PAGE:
Print Issues

Volume 74, Issue 1


Restructuring Public Defense After Padilla

by  Ingrid Eagly, Tali Gires, Rebecca Kutlow & Eliana Navarro Gracian

In the 2010 landmark decision Padilla v. Kentucky, the Supreme Court held that the Sixth Amendment right to counsel demands that criminal defense attorneys inform their clients of adverse immigration consequences that may flow from a guilty plea. Although over a decade has passed since Padilla, astonishingly little is known about how public defense systems…


Participatory Litigation

A New Framework for Impact Lawyering
by  Jules Lobel

This Article argues that the manner in which class-action and impact lawyers have traditionally litigated leaves little room for class participation in lawsuits, and that a new, participatory framework can and should be adopted. Through the story of a successful class-action suit challenging California’s use of prolonged solitary confinement in its prisons, the Article demonstrates…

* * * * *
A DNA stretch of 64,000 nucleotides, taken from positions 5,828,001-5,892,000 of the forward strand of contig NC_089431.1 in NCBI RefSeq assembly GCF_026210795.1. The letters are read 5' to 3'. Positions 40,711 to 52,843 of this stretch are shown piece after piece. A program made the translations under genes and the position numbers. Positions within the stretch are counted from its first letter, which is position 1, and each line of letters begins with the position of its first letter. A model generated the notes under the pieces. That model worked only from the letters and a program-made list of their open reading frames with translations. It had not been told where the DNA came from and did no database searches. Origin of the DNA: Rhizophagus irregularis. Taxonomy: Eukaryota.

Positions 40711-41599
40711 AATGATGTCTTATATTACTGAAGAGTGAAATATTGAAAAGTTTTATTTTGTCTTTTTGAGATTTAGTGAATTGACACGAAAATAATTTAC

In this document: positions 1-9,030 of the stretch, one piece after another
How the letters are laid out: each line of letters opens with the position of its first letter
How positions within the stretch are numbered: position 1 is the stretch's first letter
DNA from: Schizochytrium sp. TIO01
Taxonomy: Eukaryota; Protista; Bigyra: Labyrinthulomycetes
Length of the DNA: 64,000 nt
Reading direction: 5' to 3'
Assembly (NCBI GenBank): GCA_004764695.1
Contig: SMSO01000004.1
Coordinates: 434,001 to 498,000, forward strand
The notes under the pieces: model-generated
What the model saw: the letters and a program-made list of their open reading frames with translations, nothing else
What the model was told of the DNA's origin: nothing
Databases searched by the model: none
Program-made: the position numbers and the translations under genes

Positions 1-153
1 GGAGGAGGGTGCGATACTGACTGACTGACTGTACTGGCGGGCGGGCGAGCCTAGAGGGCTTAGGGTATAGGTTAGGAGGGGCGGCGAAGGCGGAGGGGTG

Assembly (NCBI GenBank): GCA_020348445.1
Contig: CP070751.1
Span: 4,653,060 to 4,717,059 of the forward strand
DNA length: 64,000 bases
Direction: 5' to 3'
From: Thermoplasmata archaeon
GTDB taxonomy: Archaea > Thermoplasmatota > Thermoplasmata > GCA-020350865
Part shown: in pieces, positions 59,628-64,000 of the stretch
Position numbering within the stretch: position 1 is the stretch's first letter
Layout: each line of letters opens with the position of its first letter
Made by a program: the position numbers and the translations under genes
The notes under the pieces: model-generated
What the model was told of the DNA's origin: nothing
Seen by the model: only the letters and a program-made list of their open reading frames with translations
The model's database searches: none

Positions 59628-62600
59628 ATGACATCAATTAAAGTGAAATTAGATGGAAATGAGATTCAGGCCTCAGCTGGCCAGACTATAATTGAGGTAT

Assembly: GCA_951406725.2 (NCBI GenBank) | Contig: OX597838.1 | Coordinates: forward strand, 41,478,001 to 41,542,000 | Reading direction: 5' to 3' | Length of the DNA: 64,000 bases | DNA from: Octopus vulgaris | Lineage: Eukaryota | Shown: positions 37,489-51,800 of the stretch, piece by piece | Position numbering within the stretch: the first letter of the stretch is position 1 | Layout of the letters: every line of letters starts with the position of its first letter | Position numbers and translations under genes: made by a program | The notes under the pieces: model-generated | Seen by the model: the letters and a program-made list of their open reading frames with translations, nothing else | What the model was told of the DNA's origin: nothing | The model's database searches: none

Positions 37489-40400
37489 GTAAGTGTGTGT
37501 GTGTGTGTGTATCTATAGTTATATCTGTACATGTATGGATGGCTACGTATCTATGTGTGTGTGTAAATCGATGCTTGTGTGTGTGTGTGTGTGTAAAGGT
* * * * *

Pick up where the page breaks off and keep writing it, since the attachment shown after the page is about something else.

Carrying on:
The Bribery Double Standard

Leveraging the Foreign–Domestic Divide
by  Anna A. Mance & Dinsha Mistree

A double standard in bribery law has emerged. Over the past decade, the Supreme Court has broken with a century of progressive reforms by narrowly interpreting domestic bribery and other conflict-of-interest laws. This weak federal domestic bribery law now stands in stark contrast to the robust and expansive prosecutions of bribery under the Foreign Corrupt…


Education Equity During COVID-19

Analyzing In-Person Priority Policies for Students with Disabilities
by  Bruce A. Easop

During the COVID-19 pandemic, schools nationwide failed to provide essential supports and services to students with disabilities. Based on reviews of 115 school-district reopening plans, this Note finds that numerous schools sought to remedy these gaps through in-person priority policies designed to return students with disabilities to physical classrooms before other students. This Note evaluates…